TfL London Underground workers set for up to 10% pay rise after threats of mass strike action

The revised offer for TfL workers comes after London mayor Sadiq Khan found an extra £30m to prevent the January walkouts.
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London Underground workers are set for pay rises of up to 10% following threats of mass strike action, the RMT union has announced.

The revised offer comes after London mayor Sadiq Khan found an extra £30m to settle the January dispute with the RMT Tube workers and call off strike action.

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Representing around 10,000 members on the Transport for London (TfL) network, the lowest paid, normally those on frontline duties in stations and platforms, will see their wages rise by between 8-10%, the union said.

Other workers will see a 5% rise with consolidated payments of £1,000.

Those members on less than £40,000 will get an additional consolidated payment.

The RMT said progress had also been made towards “enhanced travel facilities on national rail services”.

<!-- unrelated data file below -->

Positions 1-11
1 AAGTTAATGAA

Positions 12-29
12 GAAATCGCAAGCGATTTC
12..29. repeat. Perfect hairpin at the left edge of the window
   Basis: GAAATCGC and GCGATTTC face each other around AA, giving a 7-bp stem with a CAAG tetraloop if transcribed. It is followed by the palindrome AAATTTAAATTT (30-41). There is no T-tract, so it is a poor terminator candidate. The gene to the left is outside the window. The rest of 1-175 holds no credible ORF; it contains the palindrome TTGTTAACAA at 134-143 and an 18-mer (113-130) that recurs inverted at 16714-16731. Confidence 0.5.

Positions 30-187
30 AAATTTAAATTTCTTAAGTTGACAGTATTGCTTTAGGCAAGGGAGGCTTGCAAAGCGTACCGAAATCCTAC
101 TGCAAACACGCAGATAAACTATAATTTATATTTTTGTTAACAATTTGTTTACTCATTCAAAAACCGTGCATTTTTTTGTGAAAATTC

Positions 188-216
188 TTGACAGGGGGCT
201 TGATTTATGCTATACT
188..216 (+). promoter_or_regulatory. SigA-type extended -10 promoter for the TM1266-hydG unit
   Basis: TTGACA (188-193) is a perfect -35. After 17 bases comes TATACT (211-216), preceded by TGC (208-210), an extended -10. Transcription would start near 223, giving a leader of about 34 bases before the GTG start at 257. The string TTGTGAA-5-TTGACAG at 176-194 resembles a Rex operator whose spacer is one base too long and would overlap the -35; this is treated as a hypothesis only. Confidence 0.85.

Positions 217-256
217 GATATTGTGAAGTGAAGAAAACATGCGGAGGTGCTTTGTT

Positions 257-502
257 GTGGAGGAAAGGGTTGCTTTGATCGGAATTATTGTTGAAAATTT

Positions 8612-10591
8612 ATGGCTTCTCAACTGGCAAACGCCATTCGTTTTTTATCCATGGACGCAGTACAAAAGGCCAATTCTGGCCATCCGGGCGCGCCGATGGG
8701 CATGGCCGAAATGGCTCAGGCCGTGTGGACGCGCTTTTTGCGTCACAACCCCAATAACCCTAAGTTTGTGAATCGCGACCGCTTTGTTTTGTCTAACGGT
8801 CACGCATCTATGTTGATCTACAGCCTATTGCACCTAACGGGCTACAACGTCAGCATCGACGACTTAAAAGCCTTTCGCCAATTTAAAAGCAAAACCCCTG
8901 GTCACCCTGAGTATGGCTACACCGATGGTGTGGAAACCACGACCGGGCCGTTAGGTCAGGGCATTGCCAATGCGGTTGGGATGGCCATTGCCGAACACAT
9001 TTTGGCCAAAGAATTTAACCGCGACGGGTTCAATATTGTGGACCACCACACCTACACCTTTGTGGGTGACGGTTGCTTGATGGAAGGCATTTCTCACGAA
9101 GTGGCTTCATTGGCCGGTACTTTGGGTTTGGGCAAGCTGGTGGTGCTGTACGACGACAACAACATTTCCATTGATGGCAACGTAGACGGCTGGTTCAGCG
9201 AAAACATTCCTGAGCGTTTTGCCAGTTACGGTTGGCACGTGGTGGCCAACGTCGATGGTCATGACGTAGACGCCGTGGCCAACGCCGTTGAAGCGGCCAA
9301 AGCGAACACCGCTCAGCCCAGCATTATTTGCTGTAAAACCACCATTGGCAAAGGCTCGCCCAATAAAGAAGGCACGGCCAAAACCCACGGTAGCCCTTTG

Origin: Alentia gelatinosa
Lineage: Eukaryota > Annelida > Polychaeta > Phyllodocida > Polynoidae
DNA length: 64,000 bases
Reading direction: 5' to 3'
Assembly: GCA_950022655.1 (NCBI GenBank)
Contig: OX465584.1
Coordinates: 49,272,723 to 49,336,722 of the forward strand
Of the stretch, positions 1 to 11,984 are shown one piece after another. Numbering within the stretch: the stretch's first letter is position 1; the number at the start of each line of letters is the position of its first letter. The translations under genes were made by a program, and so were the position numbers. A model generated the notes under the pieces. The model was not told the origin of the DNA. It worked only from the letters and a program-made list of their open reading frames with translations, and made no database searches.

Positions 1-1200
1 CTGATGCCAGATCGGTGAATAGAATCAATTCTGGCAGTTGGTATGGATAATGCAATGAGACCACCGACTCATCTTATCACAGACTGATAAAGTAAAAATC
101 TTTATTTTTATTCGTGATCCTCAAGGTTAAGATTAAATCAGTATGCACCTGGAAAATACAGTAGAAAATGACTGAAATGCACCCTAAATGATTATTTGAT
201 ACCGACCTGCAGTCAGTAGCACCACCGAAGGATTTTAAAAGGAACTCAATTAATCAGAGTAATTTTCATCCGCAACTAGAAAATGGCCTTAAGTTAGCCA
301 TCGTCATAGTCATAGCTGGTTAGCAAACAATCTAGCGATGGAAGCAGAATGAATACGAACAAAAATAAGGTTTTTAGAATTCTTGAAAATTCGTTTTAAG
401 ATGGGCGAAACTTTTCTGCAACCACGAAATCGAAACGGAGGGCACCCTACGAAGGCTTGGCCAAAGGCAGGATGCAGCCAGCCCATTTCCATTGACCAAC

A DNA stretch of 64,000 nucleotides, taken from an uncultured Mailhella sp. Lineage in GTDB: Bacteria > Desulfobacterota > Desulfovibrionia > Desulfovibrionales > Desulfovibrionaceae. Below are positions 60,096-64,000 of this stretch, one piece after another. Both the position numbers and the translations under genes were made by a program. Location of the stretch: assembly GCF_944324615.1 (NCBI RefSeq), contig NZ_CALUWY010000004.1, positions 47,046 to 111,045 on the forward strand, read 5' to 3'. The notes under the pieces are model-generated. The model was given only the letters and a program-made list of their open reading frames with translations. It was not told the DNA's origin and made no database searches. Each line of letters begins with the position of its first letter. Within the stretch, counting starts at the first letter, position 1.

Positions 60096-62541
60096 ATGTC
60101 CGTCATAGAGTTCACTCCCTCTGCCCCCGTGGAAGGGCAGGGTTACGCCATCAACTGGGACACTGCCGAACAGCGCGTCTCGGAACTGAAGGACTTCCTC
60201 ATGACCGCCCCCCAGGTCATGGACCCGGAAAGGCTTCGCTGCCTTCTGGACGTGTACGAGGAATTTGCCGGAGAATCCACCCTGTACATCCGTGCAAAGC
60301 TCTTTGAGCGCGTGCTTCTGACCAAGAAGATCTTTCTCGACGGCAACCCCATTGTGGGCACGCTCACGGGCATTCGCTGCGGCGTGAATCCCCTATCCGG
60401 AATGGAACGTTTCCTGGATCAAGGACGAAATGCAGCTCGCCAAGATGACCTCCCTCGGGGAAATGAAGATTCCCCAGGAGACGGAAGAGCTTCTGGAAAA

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RMT general secretary Mick Lynch said: “Only through our members fortitude and commitment to an industrial action mandate have we managed to secure a negotiated settlement.

“Strong organised trades unionism where members are prepared to take action gets results.

“We will now seek to address the issue of pay bands and staff travel in this year’s pay round.”

The unions say they now expect to open fresh talks with TfL over a 2024 pay rise.

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London Overground workers, who are members of the RMT union, this week called off their upcoming strike action after receiving an improved pay offer.

More than 300 security, station, revenue and control staff working for Arriva Rail London were due to walk out for 48 hours on February 19 and again on March 4 but the action has been called off.

City Hall Conservatives Leader Neil Garratt AM criticised the pay rise saying the money could have been used to boost maintenance budgets on the Central Line.

“Tube staff getting up to 10% pay rises show that Mayor Khan will throw cash at anyone threatening to upset his re-election,” said Mr Garratt.

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“But it’s not his own cash he’s throwing. The long-term cost of the mayor’s £30 million trade union buy-off will land hard on all Londoners trying to get to work. That money could have boosted maintenance budgets on the Central Line, and after the election will see Londoners hit with fare or Council tax rises.”

TfL has been contacted for comment.

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